As I said earlier, the story, though complicated at times, is quite interesting, though some may find it a little dull, which is fair, honestly, although the heavy political aspects of the plot never take away from the true intent of the story, which is Quan's revenge on the villains. That is one thing that I will say for the story, even if it is the same old revenge story once its layers are peeled back, is that this film takes a lot of time, some might even say too much, to develop its characters. For an action film, this movie really takes its time, which was quite refreshing, and though it does take a while for it to really get into gear, once it does, it delivers. The story doesn't make exceptions for the action. Both are here equally, and while some may not get as much as they're expecting, there's still a lot. But the story doesn't dumb itself down to let the action do the talking. Backstory is there, you have to pay attention, and even the supporting cast is on screen a lot to keep the story going. The story is based on the 1992 novel "The Chinaman", and the film appears to stay very faithful to its source material. David Marconi (Live Free or Die Hard (2010) writer) has crafted an excellent, intelligent screenplay here, and it flows very well, racing along at a breakneck pace, while still managing to stop and develop its characters. And come on, what's better than an engaging, quickly-moving story centered around characters you're invested in?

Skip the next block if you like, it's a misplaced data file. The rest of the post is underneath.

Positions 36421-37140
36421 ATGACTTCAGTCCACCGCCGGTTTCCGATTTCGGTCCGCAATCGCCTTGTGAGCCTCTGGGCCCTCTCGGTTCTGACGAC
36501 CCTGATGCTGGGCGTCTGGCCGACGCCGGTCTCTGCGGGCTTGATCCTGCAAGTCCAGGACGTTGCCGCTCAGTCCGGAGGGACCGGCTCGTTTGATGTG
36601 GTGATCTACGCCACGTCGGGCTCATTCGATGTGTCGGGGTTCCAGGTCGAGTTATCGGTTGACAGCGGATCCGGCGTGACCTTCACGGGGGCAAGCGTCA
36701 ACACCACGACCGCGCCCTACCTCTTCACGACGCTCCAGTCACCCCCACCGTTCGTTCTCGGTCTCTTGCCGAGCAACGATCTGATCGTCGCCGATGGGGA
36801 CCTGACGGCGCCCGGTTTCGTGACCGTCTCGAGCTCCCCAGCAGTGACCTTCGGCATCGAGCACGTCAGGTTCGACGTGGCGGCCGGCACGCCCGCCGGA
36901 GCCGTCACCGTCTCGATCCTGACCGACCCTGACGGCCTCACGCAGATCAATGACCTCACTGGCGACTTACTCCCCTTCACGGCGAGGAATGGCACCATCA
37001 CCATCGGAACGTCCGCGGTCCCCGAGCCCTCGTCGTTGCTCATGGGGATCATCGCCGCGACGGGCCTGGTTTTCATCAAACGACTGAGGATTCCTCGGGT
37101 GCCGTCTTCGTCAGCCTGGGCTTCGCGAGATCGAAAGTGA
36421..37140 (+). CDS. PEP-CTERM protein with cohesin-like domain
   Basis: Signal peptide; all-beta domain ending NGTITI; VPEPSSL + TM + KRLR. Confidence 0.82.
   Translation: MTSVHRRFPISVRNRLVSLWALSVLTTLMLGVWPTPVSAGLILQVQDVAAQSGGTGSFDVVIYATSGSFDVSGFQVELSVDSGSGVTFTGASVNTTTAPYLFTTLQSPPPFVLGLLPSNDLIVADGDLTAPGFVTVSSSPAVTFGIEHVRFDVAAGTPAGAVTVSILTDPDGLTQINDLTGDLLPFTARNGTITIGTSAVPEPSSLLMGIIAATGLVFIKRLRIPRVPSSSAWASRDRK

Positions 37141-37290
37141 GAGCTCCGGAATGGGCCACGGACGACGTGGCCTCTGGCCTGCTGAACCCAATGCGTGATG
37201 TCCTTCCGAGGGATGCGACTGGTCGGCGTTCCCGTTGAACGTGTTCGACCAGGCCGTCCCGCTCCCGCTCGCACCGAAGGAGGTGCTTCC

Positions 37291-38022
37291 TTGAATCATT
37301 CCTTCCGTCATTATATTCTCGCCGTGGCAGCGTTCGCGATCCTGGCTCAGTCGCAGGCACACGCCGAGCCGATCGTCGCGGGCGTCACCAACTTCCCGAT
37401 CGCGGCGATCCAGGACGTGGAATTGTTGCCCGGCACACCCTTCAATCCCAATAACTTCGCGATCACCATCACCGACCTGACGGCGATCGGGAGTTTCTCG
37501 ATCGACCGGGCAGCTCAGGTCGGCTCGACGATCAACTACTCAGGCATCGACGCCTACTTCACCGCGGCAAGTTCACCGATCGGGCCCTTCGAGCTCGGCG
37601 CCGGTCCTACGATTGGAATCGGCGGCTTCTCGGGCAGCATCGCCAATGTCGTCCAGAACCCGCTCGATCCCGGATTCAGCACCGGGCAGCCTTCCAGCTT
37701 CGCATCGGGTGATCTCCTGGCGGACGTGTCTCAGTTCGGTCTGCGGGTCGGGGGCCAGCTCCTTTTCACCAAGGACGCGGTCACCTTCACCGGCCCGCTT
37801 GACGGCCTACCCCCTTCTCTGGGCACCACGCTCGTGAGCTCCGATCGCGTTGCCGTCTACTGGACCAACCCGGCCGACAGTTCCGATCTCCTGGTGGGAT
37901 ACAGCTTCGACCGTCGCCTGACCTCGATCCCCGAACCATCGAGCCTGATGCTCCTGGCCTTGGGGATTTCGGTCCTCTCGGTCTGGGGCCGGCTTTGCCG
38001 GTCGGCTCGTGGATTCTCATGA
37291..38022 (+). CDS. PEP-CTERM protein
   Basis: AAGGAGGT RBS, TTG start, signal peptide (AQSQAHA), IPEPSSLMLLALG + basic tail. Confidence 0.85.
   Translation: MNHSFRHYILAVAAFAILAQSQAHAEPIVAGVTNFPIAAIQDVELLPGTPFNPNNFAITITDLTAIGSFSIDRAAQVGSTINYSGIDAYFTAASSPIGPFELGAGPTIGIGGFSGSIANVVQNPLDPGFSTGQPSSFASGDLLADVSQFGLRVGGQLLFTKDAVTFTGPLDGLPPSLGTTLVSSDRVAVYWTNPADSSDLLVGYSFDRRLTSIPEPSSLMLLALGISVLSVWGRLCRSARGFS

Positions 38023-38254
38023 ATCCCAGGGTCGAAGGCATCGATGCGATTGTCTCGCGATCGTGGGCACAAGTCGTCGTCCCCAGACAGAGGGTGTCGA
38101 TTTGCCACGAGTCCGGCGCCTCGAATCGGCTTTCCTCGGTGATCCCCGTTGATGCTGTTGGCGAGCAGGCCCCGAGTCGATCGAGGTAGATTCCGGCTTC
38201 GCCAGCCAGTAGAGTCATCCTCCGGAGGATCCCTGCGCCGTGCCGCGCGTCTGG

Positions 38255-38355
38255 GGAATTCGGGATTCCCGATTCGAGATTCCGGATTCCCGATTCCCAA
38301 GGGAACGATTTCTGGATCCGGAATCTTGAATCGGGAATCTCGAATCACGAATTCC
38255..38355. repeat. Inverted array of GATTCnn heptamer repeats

Supporting players are onscreen often, and Jackie Chan isn't actually on screen the entire time (though he is quite often). That's not to say Chan's barely in the film, as he and Brosnan are the two main players, and they dominate the screen when they're on it, and had me eagerly anticipating their next scenes when they weren't. Both delivered smashing performances, and though this is the first film I've seen with Brosnan, I've been interested in him, and I will definitely check out his other stuff. As for Jackie Chan, he owns this movie. I've been a longtime fan of him, and is was incredibly entertaining to see him do such a dramatic, gritty role. I suppose his role in Bleeding Steel was close to this, but it wasn't done with the same amount of energy, and his character here is so much more interesting and developed by the 20 minute mark in this film then his character in Bleeding Steel in the first half hour. This role was definitely against type, and it worked so well. Jackie Chan hasn't done a lot of sequels (Police Story films, Rush Hour films, and The Drunken Master films), but his character here practically demands one.